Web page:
DFI - PFSF Piling & Ground Improvement Conference 2022 Proceedings, (DFI and PFSF)
A Case Study Describing the Use of a Top-Down Construction Sequence for a Three Level Basement Using a Diaphragm Wall and CFA Foundation Piles
Lucie Spencer and Chris Leach
This case study describes the geotechnical aspects of the basement construction for a multi-storey, residential and hotel complex located in the newly developed Elizabeth Quay precinct in Perth, Western Australia. The development included a three-level basement for car parking covering the full site area which was constructed using the top-down construction sequence. Soil conditions generally comprised 2m of fill overlying medium to dense clayey sands that in turn were generally overlying a very stiff clay stratum at approximately 13m depth. Bedrock level was generally encountered at approximately 22m to 35m below ground level. The ground water table was at a depth of approximately 1m below the existing ground surface level. A site boundary basement wall was constructed using a diaphragm wall retention system. The majority of the vertical loads from the building were transferred to the Kings Park Formation (KPF) bedrock through the use of foundation piles constructed by the CFA method. The CFA piles were installed from existing ground level, resulting in approximately 9m sacrificial concrete length from pile platform level to basement 3 (B3) level. The permanent column loads are such that a single CFA pile was not structurally adequate. To allow a full CFA foundation system to be adopted, an innovative design and construction approach was developed for these heavily loaded columns. This paper discusses the site technical details and the design and construction aspects required to meet the challenges offered by this project.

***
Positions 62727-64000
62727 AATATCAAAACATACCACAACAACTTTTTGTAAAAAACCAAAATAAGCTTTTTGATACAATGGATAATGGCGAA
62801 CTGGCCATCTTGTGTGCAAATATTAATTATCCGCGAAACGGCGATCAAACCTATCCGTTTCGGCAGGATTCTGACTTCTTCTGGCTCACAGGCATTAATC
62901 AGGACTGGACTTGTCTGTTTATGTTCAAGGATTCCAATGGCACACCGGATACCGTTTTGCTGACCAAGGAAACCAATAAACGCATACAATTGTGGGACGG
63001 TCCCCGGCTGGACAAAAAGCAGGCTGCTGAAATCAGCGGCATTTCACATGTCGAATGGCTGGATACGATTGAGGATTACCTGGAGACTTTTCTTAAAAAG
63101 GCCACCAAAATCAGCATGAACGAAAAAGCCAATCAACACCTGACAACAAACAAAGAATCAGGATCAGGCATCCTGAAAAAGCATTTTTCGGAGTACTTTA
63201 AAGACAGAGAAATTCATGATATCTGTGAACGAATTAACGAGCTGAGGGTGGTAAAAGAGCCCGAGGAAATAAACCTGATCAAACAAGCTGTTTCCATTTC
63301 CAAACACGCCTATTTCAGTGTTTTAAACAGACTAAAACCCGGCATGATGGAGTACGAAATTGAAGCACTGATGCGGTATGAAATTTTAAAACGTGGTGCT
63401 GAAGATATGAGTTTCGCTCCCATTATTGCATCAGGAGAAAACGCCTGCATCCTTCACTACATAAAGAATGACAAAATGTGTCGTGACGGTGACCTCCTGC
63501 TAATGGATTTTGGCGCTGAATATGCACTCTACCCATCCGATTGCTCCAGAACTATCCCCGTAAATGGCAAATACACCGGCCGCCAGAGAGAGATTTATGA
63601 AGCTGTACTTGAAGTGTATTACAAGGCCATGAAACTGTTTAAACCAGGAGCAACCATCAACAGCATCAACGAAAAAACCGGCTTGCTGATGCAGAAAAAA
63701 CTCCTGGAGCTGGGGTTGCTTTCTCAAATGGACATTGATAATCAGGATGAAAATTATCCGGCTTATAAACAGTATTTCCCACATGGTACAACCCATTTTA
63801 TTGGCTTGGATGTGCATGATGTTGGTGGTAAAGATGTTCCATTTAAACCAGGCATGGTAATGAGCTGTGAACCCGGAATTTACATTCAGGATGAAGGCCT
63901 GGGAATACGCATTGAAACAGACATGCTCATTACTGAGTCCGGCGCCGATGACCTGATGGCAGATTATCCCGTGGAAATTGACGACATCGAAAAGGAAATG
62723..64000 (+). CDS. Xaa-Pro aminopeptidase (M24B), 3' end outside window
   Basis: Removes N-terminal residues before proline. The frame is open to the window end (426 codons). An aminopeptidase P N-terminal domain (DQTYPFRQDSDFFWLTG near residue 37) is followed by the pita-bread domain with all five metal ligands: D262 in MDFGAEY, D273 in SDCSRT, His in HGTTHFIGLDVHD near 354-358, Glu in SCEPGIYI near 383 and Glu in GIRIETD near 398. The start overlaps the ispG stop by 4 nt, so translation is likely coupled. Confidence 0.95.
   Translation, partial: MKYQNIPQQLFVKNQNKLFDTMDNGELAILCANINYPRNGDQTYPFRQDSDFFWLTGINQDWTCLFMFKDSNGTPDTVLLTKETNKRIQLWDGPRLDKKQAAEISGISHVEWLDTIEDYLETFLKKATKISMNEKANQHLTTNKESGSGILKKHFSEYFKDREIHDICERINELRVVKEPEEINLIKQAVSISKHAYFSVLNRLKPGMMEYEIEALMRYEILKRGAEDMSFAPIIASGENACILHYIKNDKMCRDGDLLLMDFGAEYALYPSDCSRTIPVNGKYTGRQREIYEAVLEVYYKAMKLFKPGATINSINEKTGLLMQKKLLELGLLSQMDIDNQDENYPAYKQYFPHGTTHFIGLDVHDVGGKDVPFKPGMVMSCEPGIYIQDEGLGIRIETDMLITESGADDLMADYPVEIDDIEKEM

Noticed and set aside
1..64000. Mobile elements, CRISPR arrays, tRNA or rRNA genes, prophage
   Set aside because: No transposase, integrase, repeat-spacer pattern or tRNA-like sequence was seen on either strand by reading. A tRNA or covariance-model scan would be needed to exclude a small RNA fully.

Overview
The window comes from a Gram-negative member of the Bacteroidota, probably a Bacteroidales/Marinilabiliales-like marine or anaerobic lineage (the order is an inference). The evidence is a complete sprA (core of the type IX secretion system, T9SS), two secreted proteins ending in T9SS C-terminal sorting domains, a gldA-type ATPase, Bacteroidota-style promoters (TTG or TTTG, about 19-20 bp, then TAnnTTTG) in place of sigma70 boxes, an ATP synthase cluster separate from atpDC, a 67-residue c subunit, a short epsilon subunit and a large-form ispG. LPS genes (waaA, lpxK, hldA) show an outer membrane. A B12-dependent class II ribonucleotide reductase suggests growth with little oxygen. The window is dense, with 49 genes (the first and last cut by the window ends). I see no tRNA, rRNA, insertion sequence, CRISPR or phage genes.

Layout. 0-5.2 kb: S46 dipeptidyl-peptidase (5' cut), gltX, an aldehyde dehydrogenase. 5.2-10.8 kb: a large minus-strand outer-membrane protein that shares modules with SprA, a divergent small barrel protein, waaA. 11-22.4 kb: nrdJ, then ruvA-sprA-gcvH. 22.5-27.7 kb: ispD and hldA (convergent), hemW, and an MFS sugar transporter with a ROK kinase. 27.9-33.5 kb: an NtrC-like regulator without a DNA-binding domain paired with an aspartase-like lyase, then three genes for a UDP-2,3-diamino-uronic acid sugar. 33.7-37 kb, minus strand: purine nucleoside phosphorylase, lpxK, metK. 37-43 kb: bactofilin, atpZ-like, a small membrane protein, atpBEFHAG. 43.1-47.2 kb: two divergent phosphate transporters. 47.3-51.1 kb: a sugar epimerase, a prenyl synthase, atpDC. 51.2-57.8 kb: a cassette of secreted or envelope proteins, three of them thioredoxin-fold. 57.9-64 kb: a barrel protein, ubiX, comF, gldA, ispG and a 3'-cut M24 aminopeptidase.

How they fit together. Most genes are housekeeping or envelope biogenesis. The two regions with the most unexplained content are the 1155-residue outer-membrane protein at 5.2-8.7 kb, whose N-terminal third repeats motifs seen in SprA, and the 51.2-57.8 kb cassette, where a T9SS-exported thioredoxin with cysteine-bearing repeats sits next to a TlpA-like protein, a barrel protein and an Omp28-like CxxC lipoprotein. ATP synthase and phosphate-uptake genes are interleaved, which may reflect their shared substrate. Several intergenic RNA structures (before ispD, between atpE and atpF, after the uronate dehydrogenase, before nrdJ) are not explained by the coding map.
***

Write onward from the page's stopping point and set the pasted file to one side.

|article #3816; publication #1076 (IC-2021)|